TUBE, DRAFT 1, CHAPTER 44 (EXCERPT)
Olesya drifted in and out of haze, her vision blurry. She glimpsed the bright colors of a blanket that she was being wrapped in, by a rosy-cheeked smiling young man. He said something to her, too fast to understand. Too bright. The colors, the blanket. Too red, orange-red, flaming. Olesya squinted. She felt a tug. She was being lifted up on a stretcher attached to a wench, swaying in the air.
And there is was, right under her feet and a bit to the left. As small as a toy, discarded, forgotten, as if she decided to throw it out the window into the snow. The TUBE locomotive, its head right on the edge of a gorge.
If it didn’t derail, I’d be buried in the abyss below.
“I’m sorry, papa,” she whispered. “I did what I could.”
A pair of strong arms hefted her inside a warm helicopter cabin. “There you go,” said the smiling young man. “Feeling okay?”
“I’m fine,” muttered Olesya, “thank you so much.” Her head pounded.
The light. Turn off the light, please. It’s too crisp, too colorful. Too red? How can it be too red? And there is this buzzing again. It must be the blades, the helicopter blades. Why won’t they stop?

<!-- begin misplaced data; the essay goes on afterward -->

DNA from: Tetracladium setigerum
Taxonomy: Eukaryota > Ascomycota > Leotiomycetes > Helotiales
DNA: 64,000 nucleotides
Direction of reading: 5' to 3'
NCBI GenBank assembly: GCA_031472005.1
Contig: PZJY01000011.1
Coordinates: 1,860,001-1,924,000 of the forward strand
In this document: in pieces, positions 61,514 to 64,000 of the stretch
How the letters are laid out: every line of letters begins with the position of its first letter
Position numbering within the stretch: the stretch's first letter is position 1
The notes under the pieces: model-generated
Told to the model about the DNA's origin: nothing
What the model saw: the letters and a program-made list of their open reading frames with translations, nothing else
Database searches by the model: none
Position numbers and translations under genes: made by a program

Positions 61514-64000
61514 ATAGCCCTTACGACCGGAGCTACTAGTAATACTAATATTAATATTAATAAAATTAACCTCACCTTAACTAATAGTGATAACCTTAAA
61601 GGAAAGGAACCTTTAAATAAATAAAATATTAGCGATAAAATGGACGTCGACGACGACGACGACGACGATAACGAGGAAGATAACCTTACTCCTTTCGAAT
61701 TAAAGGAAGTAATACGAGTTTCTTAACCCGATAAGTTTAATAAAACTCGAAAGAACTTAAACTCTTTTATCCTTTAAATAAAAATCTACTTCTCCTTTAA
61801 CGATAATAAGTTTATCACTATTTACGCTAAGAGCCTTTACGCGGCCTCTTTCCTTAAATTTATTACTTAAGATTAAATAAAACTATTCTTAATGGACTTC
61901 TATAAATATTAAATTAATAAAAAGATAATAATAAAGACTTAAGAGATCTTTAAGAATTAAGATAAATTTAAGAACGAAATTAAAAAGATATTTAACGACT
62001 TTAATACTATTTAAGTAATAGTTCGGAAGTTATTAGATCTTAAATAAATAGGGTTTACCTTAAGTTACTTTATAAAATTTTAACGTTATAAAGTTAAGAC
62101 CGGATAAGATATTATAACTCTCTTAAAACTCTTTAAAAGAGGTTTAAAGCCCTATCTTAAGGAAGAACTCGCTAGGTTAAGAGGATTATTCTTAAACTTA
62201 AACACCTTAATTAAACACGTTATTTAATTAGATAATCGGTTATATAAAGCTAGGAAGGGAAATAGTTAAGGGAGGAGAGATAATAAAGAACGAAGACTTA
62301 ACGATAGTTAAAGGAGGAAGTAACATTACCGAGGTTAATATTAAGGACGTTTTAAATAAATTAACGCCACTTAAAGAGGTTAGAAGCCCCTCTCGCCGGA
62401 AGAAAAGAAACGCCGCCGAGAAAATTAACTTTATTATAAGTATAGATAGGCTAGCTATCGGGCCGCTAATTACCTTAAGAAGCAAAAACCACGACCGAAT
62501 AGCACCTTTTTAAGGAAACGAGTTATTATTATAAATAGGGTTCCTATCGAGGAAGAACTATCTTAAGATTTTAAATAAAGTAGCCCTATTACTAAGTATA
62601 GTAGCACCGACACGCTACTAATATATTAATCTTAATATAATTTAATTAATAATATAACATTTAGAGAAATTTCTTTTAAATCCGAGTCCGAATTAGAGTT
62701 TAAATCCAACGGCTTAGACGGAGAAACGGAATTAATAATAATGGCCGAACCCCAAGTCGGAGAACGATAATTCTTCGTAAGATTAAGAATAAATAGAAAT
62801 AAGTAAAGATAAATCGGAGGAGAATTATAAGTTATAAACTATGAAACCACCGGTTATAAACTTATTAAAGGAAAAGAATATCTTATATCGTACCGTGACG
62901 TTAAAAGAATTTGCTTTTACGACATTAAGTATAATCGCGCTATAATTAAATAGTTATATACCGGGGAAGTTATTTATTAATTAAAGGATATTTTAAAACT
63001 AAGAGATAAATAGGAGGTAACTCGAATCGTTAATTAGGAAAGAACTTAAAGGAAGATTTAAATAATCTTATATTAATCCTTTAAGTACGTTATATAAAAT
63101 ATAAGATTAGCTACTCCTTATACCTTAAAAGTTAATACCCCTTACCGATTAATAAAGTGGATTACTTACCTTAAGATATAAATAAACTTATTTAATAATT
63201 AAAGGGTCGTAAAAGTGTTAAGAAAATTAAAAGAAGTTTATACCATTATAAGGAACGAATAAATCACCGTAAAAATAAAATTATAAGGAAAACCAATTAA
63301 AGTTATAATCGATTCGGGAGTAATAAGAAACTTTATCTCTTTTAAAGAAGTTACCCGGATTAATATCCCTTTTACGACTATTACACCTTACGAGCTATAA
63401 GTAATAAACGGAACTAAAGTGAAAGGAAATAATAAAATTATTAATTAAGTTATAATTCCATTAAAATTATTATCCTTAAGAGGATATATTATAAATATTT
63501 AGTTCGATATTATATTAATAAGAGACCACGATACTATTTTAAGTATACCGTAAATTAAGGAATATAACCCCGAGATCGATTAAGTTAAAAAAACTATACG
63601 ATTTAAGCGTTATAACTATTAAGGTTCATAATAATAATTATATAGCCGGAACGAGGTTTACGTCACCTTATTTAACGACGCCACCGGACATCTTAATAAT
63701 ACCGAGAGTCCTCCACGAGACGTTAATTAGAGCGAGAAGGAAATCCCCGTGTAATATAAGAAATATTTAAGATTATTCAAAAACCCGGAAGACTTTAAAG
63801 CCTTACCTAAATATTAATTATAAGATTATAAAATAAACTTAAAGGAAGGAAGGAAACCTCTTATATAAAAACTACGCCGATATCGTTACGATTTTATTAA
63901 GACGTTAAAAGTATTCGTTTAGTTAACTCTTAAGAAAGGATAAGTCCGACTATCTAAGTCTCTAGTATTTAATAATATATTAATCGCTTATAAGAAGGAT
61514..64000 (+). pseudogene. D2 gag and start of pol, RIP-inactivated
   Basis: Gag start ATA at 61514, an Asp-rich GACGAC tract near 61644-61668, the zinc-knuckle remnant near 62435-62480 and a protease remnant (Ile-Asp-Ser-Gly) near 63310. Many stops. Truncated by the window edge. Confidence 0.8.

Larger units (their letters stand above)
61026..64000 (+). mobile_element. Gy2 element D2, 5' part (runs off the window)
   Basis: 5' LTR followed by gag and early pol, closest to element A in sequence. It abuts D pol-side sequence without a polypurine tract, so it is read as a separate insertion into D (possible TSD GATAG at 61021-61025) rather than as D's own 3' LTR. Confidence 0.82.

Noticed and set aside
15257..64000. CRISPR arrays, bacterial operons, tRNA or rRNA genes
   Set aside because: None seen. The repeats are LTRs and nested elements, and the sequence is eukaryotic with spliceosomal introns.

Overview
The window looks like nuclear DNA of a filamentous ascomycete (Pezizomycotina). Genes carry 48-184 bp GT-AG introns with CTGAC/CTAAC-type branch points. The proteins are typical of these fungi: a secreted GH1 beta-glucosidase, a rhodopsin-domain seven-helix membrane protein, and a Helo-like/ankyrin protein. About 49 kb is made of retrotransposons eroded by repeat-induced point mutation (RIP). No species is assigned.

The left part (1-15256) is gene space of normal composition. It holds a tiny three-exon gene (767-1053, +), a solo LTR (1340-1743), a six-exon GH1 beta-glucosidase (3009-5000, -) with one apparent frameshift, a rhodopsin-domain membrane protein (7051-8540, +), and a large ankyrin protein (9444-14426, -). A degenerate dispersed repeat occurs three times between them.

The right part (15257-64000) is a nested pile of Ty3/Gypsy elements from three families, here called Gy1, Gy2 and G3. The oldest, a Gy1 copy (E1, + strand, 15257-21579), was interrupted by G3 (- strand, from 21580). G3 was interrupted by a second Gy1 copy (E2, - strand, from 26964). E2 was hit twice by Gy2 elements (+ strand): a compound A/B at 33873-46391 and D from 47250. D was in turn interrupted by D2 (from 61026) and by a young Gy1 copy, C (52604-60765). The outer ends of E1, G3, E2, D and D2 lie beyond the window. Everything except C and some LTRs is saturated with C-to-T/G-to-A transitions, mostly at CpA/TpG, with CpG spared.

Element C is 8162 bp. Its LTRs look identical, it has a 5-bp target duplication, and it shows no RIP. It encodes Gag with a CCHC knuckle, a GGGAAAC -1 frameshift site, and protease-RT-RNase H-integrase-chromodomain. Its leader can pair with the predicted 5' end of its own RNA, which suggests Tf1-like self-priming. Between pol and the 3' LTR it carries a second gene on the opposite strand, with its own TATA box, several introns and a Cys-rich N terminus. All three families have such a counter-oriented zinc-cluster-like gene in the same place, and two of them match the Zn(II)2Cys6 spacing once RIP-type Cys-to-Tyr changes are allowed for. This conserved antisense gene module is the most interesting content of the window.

It got hot in the cabin, and a faint whiff of something burning crept up Olesya’s nostrils. Panicking, she kicked at the blanket, trying to get it off her legs. Her legs were baking. Sweat slicked her skin like oil.
It’s too hot, it’s getting too hot. I must have a fever.
“Hot,” she croaked. “Too hot.”
She waited for the young man to answer, but he didn’t. Sweat rolled into her eyes and stung. She scrunched up her face and rubbed it with the backs of her hands, flicking off the moisture. The day gradually came into focus, and she felt a stab in her stomach.
“Mitya,” she blinked, trying to make sense of the double images tripling and dancing and smudging over her retina. “Where are you? Are you here?” She closed her eyes and opened them again, wide.
The joy, the relief, the vivacity she started to feel after being rescued oozed out of her in a strangled gasp.
“Oh God, no...no no no no no...”
She wasn’t sitting in a helicopter cabin. There was no cabin, and no helicopter for that matter. It was a product of her boiling mind. She was sitting inside the overturned locomotive cab, having climbed in through the shattered front window. Or maybe someone helped her in.